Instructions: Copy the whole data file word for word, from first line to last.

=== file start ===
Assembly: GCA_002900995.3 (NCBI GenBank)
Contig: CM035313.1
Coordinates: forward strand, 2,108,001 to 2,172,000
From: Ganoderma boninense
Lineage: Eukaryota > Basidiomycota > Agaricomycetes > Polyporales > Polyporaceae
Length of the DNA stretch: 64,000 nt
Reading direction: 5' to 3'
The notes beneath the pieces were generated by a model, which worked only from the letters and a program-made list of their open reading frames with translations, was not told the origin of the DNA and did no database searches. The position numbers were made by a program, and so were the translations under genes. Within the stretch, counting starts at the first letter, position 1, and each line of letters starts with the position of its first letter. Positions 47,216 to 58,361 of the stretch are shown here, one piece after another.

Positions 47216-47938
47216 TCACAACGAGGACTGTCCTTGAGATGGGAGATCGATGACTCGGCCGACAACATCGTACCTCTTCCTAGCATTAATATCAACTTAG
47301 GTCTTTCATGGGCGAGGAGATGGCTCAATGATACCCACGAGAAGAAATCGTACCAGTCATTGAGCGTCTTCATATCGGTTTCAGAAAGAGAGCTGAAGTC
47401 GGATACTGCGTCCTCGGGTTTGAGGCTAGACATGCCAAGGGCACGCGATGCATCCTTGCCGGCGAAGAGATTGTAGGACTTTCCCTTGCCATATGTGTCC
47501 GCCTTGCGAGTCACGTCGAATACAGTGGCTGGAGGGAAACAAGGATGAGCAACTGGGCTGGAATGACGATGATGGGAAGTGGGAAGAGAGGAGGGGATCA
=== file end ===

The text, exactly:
Assembly: GCA_002900995.3 (NCBI GenBank)
Contig: CM035313.1
Coordinates: forward strand, 2,108,001 to 2,172,000
From: Ganoderma boninense
Lineage: Eukaryota > Basidiomycota > Agaricomycetes > Polyporales > Polyporaceae
Length of the DNA stretch: 64,000 nt
Reading direction: 5' to 3'
The notes beneath the pieces were generated by a model, which worked only from the letters and a program-made list of their open reading frames with translations, was not told the origin of the DNA and did no database searches. The position numbers were made by a program, and so were the translations under genes. Within the stretch, counting starts at the first letter, position 1, and each line of letters starts with the position of its first letter. Positions 47,216 to 58,361 of the stretch are shown here, one piece after another.

Positions 47216-47938
47216 TCACAACGAGGACTGTCCTTGAGATGGGAGATCGATGACTCGGCCGACAACATCGTACCTCTTCCTAGCATTAATATCAACTTAG
47301 GTCTTTCATGGGCGAGGAGATGGCTCAATGATACCCACGAGAAGAAATCGTACCAGTCATTGAGCGTCTTCATATCGGTTTCAGAAAGAGAGCTGAAGTC
47401 GGATACTGCGTCCTCGGGTTTGAGGCTAGACATGCCAAGGGCACGCGATGCATCCTTGCCGGCGAAGAGATTGTAGGACTTTCCCTTGCCATATGTGTCC
47501 GCCTTGCGAGTCACGTCGAATACAGTGGCTGGAGGGAAACAAGGATGAGCAACTGGGCTGGAATGACGATGATGGGAAGTGGGAAGAGAGGAGGGGATCA